How to make something go viral on the internet
When Courtney Dasher adopted a funny-looking, rescue dog, she had no idea that her beloved pet would become a high-earning, jet-setting internet star.
Tuna, a five-year-old chiweenie (a cross between a dachshund and a chihuahua), had been found abandoned on the side of a road in San Diego, southern California.
With a pronounced overbite, and goofy teeth that stick out, Tuna somewhat resembles a cartoon character. Ms Dasher thinks that he looks like Montgomery Burns from The Simpsons.
As a proud "mum" to Tuna, in November 2011 Ms Dasher started to upload photos of the chiweenie to her account on picture-sharing social network Instagram.
The 34-year-old says: "I had no intention to gather a large following at all, but almost immediately I noticed that people were commenting that he was making them laugh and bringing them joy."
Then on 12 December 2012, Tuna went viral on the internet, and he and Ms Dasher's lives were transformed overnight.
Unbeknown to Ms Dasher beforehand, Instagram had decided to put up three photos of the dog on its home page.
Within hours millions of people around the world were forwarding on the pictures, often superimposing humorous phrases onto the images such as "how I feel without make up", or "the underdog with overbite".
Tuna had overnight become what is known as an "internet meme" - something that spreads virally from one person to another via social media or email.
Such an internet meme can be anything that gathers mass interest, but is typically a funny image, video clip, song excerpt, or witty phrase.
In the case of Tuna, it has made him a celebrity, and brought a lucrative income for him and Ms Dasher, who a year and a half ago quit her job as an interior designer to focus solely on managing his affairs.
Los Angeles-based Tuna now has a best-selling book, and he visits bookshops across the US and overseas to meet adoring fans, more often travelling in his own seat on the plane. And a range of Tuna merchandise - from t-shirts to mugs - is available via his website.
While Tuna the dog's social media stardom was completely unplanned, savvy companies of all sizes are increasingly trying to create the next internet memes.
Get it wrong, and no-one will notice, but get it right, and a firm can get free, mass global promotion. It can connect with millions and millions of people.
But how easy is it to create a successful internet meme? How can you make something go viral in the internet?
Last year Swedish digital design company North Kingdom was approached by headphone firm Beats Electronics to try to create an internet meme to help promote the release of a film called Straight Outta Compton.
The movie is a biopic of the 1980s Los Angeles hip-hop band NWA, of which rapper turned businessman Dr Dre (real name Andre Young) was a founder member.
After leaving the band, Dr Dre went on to establish Beat Electronics, and the firm was going to release a new Straight Outta Compton headphone to coincide with the movie's release. Dr Dre was also a producer of the movie.
North Kingdom's idea was to set up a webpage called Straight Outta Somewhere, where people could type in their own Straight Outta caption, and then share it on social media.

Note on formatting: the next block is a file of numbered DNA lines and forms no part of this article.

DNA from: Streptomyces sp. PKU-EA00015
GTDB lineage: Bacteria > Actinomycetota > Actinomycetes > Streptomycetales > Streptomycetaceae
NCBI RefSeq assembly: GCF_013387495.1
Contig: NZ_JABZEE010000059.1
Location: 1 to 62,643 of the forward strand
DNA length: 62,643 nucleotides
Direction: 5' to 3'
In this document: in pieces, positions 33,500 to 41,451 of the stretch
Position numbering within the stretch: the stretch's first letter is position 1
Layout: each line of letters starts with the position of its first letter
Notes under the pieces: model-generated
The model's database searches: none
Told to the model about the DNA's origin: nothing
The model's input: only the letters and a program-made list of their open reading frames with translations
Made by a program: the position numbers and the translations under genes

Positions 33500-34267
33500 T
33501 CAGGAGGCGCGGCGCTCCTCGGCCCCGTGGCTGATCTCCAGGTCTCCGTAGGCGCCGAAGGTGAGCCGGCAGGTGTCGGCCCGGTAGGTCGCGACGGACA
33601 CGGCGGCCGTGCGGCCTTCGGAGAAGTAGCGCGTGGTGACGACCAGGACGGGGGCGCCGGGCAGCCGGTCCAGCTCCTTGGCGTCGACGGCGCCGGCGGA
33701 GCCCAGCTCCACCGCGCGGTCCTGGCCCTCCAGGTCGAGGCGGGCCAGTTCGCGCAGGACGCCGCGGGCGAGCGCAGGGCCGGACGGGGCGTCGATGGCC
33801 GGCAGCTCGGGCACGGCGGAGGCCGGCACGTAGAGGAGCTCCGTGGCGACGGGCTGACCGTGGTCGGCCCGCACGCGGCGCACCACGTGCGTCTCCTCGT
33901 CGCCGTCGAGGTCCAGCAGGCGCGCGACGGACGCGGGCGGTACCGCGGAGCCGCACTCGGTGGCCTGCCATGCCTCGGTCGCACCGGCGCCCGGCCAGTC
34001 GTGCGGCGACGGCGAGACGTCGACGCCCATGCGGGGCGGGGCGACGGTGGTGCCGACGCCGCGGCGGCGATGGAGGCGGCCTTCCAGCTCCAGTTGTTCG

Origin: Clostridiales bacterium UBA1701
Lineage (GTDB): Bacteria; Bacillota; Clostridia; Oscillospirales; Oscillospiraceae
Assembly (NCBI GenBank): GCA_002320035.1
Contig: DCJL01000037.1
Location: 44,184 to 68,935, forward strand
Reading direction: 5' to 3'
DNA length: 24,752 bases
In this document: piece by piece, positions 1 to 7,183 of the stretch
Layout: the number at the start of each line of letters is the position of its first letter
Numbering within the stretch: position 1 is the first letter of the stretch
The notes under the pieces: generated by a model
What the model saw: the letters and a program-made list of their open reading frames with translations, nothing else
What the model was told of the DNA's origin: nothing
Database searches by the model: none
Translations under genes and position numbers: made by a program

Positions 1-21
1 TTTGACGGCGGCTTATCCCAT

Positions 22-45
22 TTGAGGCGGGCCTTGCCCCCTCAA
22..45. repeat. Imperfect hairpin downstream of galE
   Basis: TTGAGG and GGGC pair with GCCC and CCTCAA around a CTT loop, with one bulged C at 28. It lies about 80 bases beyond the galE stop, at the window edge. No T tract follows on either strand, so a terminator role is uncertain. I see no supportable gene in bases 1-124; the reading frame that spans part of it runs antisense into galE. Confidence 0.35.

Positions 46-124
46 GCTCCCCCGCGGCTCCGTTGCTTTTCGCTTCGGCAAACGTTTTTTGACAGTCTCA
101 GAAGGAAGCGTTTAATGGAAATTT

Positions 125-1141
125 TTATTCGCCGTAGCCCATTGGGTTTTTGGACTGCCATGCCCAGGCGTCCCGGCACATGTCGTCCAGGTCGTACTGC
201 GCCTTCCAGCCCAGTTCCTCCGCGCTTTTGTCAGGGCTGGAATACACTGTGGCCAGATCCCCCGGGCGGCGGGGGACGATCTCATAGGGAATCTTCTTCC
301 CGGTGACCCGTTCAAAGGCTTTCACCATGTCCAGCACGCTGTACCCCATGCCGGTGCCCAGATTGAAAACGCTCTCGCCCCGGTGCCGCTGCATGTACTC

So instead of the word "Compton", the deprived area of Los Angeles from where NWA originated, people around the world could type in the name of any city or town, be it Cape Town, in South Africa, Sao Paulo in Brazil, or Swansea, in Wales, UK. Users could also add their own photo.
Daniel Ilic, executive creative director of North Kingdom, says: "Just like the the movie tells the intriguing story about where NWA came from, Beats wanted the rest of the world to be able to do the same thing.
"The solution was to use the iconic Straight Outta insignia, and let the audience be creative with it."
After launching the website, it almost immediately caught people's imagination, went viral, and became a successful internet meme.
Within the first eight days last August, six million people had made their own Straight Outta caption, and there were more than 400,000 tweets mentioning the hashtag #StraightOutta.
Mr Ilic says: "We were very humbled by those numbers, and there were a lot of factors behind the tremendous success.
"To use an old saying, 'luck is when preparation meets opportunity'. The campaign showed that if you have empathy for your target audience they will engage.
"But there is never a certainty or guarantee in making something like this so popular and appreciated. [But] be brave and take risks."
One man who keeps a very close eye on the success, or otherwise, of memes created by, and for, companies is Jae Hong Kil, the chief executive of New York-based hedge fund Sentiment Alpha Capital Management.
His investment firm uses software to scan social media to see whether specific companies or products are picking up positive or negative "sentiment", and to what extent. Sentiment Alpha then makes investment decisions based on what it finds.
Mr Kil says: "To be a successful meme it has to be easy to accept and pass around by many people.
"For sure it has to have so-called 'coolness'. Therefore, to create a successful meme you need to understand who will be the targets, how many potential targets you have, and what they might enjoy.
"In addition, you have to be able to estimate how fast it can spread from one person to another."
Meanwhile, Steven Skiena, professor of computer science at Stony Brook University, Long Island, New York, says that despite all their best preparations, companies often still need some luck to see their meme plans go viral.
"Every company dreams of its message going viral," he says.
"However, there is a great deal of chance in what takes hold of the imagination and what doesn't.
"Perhaps the harder companies try to make their message vital, the less likely they are to succeed."